Scene stealer

Maybe you don't know his name, but you know Bobby Cannavale's face. And get ready to see a whole lot more of it.

By Kerry Lauerman
Published February 20, 2005 9:46PM (EST)

People say hi to Bobby Cannavale a lot. On our way to Central Park, where he wants to sit under Christo's as-yet unfurled "Gates" for an interview, the guys running his neighborhood bodega give him a wave. A man he knows from the gym says hello when we pass him on the street, and a park worker shouts, "Hey, Bobby!" from about 50 feet away, which prompts him to respond gregariously, "Hey, good to see you!" before turning and laughing, "I've never met that guy."

Of course, it's not uncommon for actors to mingle with the public in New York, where members of every class and clique still pass each other on the way to the subway. But hours after meeting Cannavale, I pass the actor Liev Schreiber walking down Broadway, humming to himself, in what seems like a canny attempt to keep well-wishers at bay. And I've watched Sarah Jessica Parker march down a neighborhood sidewalk with a stare so icy it would send an entire "Sex and the City" tour fleeing in terror.

Cannavale isn't a huge star (yet) but in a short period of time he's made an impression in a series of very different roles, from his first big part (as a firefighter on NBC's "Third Watch") to a string of memorable performances on lauded but short-lived series (a mobster on NBC's "Kingpin," a deal-making junior prosecutor on A&E's "100 Centre Street") to vivid cameos (the guy with "funky spunk" on "Sex and the City"), all of which led to his breakout film role as Joe, the coffee vendor in the 2003 independent hit "The Station Agent." Along the way, he's invested his characters with a bighearted openness, the kind of slightly naive vulnerability that transforms your tough guy, wide-eyed idealist or macho lunk into a much more complex presence. Those visceral qualities not only help to explain Cannavale's success, but also hint at why he seems so approachable to complete strangers.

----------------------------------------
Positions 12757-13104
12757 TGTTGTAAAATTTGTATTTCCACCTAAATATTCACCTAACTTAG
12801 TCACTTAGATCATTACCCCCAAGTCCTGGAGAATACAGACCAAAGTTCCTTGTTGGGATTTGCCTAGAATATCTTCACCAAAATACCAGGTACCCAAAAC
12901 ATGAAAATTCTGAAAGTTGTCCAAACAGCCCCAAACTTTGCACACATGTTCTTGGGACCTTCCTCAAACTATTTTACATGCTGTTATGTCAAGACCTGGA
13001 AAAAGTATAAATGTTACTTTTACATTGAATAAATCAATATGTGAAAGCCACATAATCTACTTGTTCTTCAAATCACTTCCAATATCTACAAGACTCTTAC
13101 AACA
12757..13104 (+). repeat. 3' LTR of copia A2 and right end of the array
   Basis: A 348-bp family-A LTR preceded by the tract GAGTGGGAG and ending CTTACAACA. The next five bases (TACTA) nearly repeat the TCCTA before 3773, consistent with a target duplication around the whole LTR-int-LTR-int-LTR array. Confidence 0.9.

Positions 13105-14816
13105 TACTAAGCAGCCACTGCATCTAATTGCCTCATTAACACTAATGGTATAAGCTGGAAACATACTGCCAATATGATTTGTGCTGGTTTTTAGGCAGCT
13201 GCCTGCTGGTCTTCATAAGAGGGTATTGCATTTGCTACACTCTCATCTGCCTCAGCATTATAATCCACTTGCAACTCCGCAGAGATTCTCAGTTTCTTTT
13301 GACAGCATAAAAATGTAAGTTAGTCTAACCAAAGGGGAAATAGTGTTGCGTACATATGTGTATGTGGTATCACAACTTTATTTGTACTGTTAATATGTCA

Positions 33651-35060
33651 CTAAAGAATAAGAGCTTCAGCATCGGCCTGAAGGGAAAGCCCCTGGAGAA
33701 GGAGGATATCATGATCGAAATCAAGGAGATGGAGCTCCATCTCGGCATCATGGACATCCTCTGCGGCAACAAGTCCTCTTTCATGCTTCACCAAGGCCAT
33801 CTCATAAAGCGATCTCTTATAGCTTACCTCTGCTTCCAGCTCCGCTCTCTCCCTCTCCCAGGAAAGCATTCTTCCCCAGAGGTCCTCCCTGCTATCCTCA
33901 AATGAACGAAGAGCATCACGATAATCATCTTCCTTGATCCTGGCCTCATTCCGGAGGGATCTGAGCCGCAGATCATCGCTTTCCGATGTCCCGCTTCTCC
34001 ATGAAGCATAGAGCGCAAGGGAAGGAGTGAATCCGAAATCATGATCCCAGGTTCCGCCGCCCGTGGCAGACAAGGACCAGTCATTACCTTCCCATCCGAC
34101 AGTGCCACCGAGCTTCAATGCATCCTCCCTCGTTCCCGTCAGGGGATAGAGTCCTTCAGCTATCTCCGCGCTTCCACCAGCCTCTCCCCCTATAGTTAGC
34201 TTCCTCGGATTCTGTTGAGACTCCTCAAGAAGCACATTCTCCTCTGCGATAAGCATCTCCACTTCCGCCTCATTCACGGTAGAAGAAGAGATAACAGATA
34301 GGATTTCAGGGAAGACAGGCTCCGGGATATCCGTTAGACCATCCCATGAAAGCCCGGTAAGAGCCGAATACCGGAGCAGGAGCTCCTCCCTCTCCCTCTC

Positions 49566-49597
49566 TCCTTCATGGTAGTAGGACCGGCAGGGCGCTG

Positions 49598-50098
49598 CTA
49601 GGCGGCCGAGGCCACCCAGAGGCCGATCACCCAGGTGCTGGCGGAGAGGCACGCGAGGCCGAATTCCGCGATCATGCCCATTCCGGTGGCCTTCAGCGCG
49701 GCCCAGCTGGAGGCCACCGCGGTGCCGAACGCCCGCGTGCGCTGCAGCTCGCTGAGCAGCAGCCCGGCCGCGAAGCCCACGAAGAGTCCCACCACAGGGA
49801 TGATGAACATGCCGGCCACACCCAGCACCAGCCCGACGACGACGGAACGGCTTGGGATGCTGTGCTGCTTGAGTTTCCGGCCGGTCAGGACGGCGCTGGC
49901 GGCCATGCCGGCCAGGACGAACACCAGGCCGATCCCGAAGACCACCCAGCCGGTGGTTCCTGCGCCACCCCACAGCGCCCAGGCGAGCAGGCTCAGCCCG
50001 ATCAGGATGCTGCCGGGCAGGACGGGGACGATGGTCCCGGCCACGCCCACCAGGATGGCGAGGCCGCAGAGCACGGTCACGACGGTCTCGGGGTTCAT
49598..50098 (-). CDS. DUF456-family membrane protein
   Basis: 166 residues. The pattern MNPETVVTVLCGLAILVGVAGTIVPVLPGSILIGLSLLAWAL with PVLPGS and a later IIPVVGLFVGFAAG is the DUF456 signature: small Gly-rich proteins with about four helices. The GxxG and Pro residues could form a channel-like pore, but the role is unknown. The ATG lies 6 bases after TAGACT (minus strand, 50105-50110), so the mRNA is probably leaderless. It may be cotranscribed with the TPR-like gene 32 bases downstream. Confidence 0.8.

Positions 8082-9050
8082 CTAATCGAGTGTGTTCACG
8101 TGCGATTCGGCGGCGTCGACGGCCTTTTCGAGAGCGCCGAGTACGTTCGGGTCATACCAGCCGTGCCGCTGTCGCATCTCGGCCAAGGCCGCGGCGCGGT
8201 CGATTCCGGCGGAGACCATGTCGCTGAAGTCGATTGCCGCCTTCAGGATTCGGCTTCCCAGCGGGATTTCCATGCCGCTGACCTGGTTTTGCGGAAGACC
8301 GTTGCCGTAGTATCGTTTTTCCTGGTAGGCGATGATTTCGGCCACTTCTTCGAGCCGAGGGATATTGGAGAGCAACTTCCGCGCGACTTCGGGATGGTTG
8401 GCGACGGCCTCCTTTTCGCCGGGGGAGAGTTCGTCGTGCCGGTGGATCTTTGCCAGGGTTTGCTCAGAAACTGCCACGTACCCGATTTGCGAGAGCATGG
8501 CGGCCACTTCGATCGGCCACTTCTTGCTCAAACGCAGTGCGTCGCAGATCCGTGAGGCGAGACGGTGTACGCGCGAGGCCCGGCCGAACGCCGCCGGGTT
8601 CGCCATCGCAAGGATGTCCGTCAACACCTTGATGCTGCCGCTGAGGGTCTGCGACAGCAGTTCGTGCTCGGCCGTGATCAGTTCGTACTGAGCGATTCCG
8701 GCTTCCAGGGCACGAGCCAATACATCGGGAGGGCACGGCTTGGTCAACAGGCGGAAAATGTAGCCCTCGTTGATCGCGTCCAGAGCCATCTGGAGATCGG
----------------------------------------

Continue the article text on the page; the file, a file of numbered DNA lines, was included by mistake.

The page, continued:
And it's likely to happen more in 2005. Fresh from a recurring role as Will's boyfriend in "Will & Grace," Cannavale will star in two anticipated independent films this year: Don Roos' "Happy Endings" and John Turturro's musical "Romance and Cigarettes" ("I play a guy who thinks he's James Brown, and my girlfriend is Mandy Moore, and I'm way too old for her"). And currently he's drawing attention as tortured Phil in the much-discussed restaging of David Rabe's study of '80s Hollywood excess, "Hurlyburly"; Cannavale's sensitive depiction of a sociopath on the brink is the standout performance among a stellar cast (Ethan Hawke, Wallace Shawn, Parker Posey, Josh Hamilton). The over-three-hour-long play has been performing to sold-out audiences, and has been buoyed by talk that it would move to Broadway almost immediately after it debuted last month.

I spent a recent morning with a hoarse Cannavale, who was recovering from another marathon performance. He was happy to discuss his upcoming films, the challenge of finding interesting roles, and why even a childhood of knockoff Nikes won't drive him to appear in the next crappy blockbuster.

Cannavale: Do you mind? [pulls out a cigarette].


With this show, we smoke so many cigarettes ...

Onstage you sure smoke a lot.

Cigarettes? My character doesn't smoke cigarettes; I think only Parker [Posey] smokes cigarettes onstage. I meant offstage.

Right, but you're smoking a lot of pot onstage. Or "pot." What is that, by the way? Everyone was muttering about how much it smelled like the real thing.

The weed? It's different spice mixes. I know one of them, that I like, is thyme and parsley. And there's another that they bought from a company that sells fake pot, for things like this, that Josh [Hamilton] claims is easier on his throat.

You're still a fairly new face to a lot of people, since you really didn't break into TV until 1998 with (the short-lived) "Trinity," but you did a lot of stage work before then.

Yeah, I was always working. There was never any real difference between working and not making money and working and making money. I was like a Backstage kid, I was always in something. And I had a job, I worked in clubs, so I wouldn't have to go to work until midnight. It was perfect.

"Trinity" was the first job I got paid on. And it all kind of worked out perfectly, really. That show didn't become a big hit, but it led to "Third Watch." And, you know, I'd never done anything in front of a camera. I don't think I was very good back then, but then I managed to stay under the radar so I could learn from my mistakes, and I didn't stay on any show for too long.

I'd read somewhere that you said "Third Watch" was a rough experience because [creator/director] John Wells asked you to basically play yourself.